By Maggie Wolff Peterson
I try to take my wisdom where I find it.
So the other day, Judge Judy was keeping me company on television while I sorted laundry. She’s a smart gal, and a perfect companion when folding towels and sheets. Her litigants offer lessons in human nature, generally at its worst, but instructive nonetheless.
I don’t usually find political truths on the program, but the other day I did.
The plaintiff was a man who looked to be of Baby Boomer age, thin and wasted, with huge eyes over sunken cheeks. He could not stand before the judge, but instead attended the proceeding seated.
He told Judge Judy he was paraplegic, with awful chronic pain and muscle spasms as a result of the paralysis.
The defendant was a big, beefy guy, shaved head, a sneer across his lips. He had contracted with the plaintiff to grow a crop of cannabis to be sold as medicinal marijuana. The plaintiff was from Oregon, where this transaction is legal, and he had a doctor’s prescription to acquire the herb.
The plaintiff had paid the defendant just over $400, with the agreement that a future crop was to be his. The defendant had accepted payment with the promise to begin a crop for the plaintiff.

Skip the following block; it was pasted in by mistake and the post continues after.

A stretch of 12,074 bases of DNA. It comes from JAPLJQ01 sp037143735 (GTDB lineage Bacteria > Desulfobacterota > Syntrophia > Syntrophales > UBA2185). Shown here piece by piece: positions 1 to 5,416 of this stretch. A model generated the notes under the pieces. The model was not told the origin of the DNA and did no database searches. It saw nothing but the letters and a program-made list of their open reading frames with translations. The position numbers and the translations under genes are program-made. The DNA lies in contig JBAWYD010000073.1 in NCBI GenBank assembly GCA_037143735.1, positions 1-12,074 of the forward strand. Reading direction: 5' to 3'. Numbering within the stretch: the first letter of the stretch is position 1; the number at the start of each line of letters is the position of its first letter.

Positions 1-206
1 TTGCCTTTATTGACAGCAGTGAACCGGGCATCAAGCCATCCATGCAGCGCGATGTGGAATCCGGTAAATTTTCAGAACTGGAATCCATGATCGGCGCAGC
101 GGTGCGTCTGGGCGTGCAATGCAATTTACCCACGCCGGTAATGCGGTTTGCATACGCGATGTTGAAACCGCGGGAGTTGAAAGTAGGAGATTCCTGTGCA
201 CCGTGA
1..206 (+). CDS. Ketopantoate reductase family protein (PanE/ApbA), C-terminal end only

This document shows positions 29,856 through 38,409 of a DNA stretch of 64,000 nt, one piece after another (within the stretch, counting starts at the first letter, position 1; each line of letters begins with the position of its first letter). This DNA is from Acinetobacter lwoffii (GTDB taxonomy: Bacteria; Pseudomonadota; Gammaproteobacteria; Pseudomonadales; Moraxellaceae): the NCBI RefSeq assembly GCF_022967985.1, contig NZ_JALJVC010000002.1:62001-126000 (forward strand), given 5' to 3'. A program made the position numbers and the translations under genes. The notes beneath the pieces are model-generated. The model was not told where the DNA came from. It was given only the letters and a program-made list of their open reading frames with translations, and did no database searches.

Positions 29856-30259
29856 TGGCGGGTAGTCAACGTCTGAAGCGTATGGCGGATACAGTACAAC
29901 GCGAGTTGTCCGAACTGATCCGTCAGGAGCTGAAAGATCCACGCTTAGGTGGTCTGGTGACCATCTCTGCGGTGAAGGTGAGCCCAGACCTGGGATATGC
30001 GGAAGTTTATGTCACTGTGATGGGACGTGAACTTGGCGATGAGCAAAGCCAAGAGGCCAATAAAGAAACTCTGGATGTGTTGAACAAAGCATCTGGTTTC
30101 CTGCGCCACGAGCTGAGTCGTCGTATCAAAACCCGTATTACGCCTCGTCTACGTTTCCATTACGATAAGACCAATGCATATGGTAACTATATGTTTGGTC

And then something happened. The plaintiff never got his crop. He petitioned the defendant several times to see the plants, to be assured they were being grown, but the defendant refused. And the plaintiff was in no state to pressure anyone about anything.
In the end, the guy got back his $400. Judge Judy never straight-out asked the defendant directly what happened to the gorgeous crop intended for the plaintiff, displayed as evidence in large color photographs of vigorous plants in neat rows. But she clearly knew.
Judge Judy always knows.
In our patchwork, federalist system of laws, what’s legal in one place may not be in another. That’s true in everything from local zoning laws to the state statutes that enable sick people to seek relief with marijuana.
Really, there’s nothing new about using marijuana medically. Queen Victoria, in a time of extreme social rigidity and convention, used marijuana freely to treat menstrual pains. Even on this side of the Atlantic, marijuana was widely used medically until a change in public opinion during the 1920s began to demonize the weed.